You’re a tough crowd to please. You put demands on tools and materials that extend far beyond what a do-it-yourselfer or production builder would impose. So when one of your number has a favorite product, we take note.
Aerial images are EagleView Technologies' specialty. The company recently merged with Pictometry, a similar company.
Charlie Graves began using Pictometry’s services early on to help differentiate his company. Sales staff could offer prospects detailed estimates quickly. “A salesman can do 10 estimates in the time it used to take him to do six—and do it more accurately,” Graves says.
Gone are the days of Graves’ salespeople climbing all over a roof to get an exact measurement. That took a lot of time, and as salespeople aged, it became more difficult. “If a person has a simple up-and-over roof and they have a garage there might be four different planes,” Graves says. “On a new house there might be 26 roof planes. When you’re selling a roof or ordering materials ... you’ve got metals, underlayment, you might want to measure gutters, the ridge cap. There are a lot of things that take a lot of time for a salesperson to make an order list for materials.” Within 24 to 48 hours of logging in to EagleView on his computer and inputting a property address, Graves can see a schematic of the structure and roof pitch, with an error ratio of about 2%, he says. His sales reps do field measurements to check accuracy. EagleView reports (which are about eight pages in length) show aerial photos from each direction as well.
EagleView also recently introduced QuickSquares, a less expensive program with shorter reports, which Graves anticipates will boost the popularity of the service.
Charlie Graves, principal
Graves Bros. Home Improvements
Once Dave Merrick had made the decision to move all his company’s files from the server to the cloud, there was no going back. He chose Microsoft 365, a subscription-based service, to replace his server. And now, he says, “I don’t need IT people or tech support because it’s all part of Microsoft. If something goes wrong, I call them. It’s a different level of tech support. They respond right away.”
Merrick gets access to Microsoft’s usual suite of products—Excel, Word, PowerPoint, and OneNote—but also gets SharePoint, a team site that his company uses daily. He can access documents from anywhere at any time. “If we have a power failure in the office, I can work remotely. If I’m at the International Builders’ Show in Vegas, for example, I can be as connected as I want to be,” Merrick says.
It’s the access to SharePoint that Merrick really likes: “I use it to track leads and to manage clients through custom lists that I’ve set up. Our whole pipeline is there—what’s a lead, what’s in production.” He adds that Microsoft 365 is more cost-effective than other builder software programs and is custom.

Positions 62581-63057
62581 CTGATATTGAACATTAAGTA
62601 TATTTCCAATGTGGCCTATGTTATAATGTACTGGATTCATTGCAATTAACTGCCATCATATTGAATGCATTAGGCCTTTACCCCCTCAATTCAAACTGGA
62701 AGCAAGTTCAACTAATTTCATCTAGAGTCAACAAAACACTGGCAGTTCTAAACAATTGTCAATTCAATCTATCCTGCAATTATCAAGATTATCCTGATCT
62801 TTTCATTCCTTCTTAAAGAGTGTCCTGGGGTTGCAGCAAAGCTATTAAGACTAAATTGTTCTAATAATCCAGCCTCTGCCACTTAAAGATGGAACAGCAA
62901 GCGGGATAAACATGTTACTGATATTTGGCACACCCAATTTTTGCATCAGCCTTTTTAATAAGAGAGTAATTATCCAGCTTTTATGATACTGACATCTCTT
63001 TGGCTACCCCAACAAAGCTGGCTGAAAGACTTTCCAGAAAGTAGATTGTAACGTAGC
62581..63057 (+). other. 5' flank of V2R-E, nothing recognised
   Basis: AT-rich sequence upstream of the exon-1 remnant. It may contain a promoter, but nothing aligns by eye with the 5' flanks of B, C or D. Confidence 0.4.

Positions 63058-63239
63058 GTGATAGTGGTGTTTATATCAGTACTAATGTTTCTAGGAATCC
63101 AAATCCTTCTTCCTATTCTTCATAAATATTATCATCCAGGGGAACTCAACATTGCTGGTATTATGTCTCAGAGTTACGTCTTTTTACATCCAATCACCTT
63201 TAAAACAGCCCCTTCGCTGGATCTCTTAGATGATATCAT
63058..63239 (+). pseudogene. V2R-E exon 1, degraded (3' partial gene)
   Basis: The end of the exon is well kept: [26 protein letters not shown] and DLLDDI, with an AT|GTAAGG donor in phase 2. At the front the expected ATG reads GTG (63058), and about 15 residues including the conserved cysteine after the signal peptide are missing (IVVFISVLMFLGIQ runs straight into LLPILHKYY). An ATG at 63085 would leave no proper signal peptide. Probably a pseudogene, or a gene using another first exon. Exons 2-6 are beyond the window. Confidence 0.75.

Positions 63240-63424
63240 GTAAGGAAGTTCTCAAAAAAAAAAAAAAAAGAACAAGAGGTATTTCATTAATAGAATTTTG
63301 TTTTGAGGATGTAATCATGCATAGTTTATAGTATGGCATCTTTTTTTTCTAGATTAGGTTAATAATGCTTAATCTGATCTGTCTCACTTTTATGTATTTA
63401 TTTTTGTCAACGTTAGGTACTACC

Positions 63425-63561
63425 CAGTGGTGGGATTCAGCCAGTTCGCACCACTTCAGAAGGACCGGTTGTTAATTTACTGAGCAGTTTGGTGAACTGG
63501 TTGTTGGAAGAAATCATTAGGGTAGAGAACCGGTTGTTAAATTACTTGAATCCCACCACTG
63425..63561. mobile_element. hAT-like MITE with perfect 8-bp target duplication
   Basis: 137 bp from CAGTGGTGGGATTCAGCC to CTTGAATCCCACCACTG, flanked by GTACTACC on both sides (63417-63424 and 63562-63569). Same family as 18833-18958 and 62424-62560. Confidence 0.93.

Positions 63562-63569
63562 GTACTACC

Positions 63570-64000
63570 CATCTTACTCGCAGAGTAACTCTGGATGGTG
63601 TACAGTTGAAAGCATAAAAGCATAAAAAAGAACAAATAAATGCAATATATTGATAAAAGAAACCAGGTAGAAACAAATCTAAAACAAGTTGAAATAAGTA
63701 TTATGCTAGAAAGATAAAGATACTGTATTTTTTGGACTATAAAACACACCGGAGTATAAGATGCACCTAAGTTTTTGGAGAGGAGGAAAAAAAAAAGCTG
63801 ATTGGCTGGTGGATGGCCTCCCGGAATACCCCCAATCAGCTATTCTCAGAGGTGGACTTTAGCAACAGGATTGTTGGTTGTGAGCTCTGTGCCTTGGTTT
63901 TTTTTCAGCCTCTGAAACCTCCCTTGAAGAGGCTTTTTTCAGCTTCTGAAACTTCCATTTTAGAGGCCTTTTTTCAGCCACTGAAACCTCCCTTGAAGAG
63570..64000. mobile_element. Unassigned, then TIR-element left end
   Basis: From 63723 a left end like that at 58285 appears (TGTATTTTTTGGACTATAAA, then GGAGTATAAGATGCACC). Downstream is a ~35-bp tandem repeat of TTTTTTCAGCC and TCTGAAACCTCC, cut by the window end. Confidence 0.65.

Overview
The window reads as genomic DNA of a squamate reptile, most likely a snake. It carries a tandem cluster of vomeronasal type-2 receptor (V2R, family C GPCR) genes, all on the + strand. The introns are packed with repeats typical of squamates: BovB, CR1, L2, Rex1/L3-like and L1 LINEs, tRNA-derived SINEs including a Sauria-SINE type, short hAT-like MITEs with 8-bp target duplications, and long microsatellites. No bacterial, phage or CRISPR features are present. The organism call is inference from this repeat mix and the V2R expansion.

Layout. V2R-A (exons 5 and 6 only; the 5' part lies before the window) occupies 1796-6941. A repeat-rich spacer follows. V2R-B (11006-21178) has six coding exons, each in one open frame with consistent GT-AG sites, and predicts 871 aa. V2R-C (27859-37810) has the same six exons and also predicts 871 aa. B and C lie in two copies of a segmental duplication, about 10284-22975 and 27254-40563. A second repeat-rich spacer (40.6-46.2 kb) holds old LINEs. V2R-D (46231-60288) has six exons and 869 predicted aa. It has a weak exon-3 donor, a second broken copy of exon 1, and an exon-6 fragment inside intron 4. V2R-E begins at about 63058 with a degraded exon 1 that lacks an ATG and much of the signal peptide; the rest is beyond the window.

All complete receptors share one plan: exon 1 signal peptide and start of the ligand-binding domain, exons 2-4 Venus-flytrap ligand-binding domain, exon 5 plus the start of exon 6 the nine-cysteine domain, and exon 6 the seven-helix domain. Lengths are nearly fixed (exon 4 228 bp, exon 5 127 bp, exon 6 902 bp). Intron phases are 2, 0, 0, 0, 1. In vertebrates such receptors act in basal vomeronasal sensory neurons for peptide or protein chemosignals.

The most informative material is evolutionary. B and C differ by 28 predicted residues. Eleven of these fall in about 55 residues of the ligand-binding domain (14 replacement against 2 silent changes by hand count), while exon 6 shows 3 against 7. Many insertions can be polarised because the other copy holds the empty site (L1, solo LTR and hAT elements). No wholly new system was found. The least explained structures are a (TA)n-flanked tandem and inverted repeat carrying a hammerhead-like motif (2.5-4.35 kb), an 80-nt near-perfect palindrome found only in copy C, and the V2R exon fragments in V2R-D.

Using it has saved Merrick time and money, he claims. “It’s become the backbone of our business.”Dave Merrick, president
Merrick Design and Build
Job binders that contain purchase orders, specifications, and blueprints for each project take up a lot of paper. John Gemmi thought there should be an easier way to store and access this information, so he enlisted technology. Each of Gemmi’s four lead carpenters now has an iPad. The result: the demise of the hard-copy job binder; the iPads now hold all that information, and staffers don’t have to hand off a bulky binder to another lead who might need to step in for them on a job. “They can read specs and prepare for the job the night before,” Gemmi says. “We’re pretty much paper-free in the field.”
The leads also use their iPads for doing their timecards using Numbers—Apple’s version of Excel. Every task is coded and the leads use a template to record their work at the end of each day. “On Monday morning they email into a timecard email account that goes directly to our production manager,” Gemmi says.
He also likes the iPad’s camera. “You can upload a picture right into Dropbox,” Gemmi says. And “a lot of times we’ll share folders with our clients,” many of whom live in New York City but have second homes in Gemmi’s market. “We upload and share pictures with them. They can see progress. We do virtual walk-throughs using Facetime.”
Similar to the iPhone and its applications, Gemmi likes the iPad for its larger screen size and nearly every client has an iPad or smartphone. “iPad, Dropbox, and FaceTime have really changed the way we communicate with the field and our clients.”
John Gemmi, owner
Bucks County, Pa.
Michael Sauri describes his Apple iPhone as an “incredible tool” that he uses more and more. He has 60 apps—most for work—on his phone. Among them are apps for voice dictation; taking geo-tagged, time-stamped photos; shuttling documents; drawing sketches using his finger; marking up photos and documents; and taking 360-degree photos of a jobsite.
He loves apps but chooses them carefully. “The tool has to allow for the work to get done,” Sauri says, but he measures the benefits in more than just efficiency. “Ten years ago, how big a bag would I have needed to carry all this stuff with me?” he asks. “If you can give yourself the courage to grab hold of some of these new things, you’ll find you have more time. ... You can spend more time on your jobsite and your guys and, oh, because you’re done, you can go home earlier and be with your family. And that’s kind of the point.”
Michael Sauri, co-owner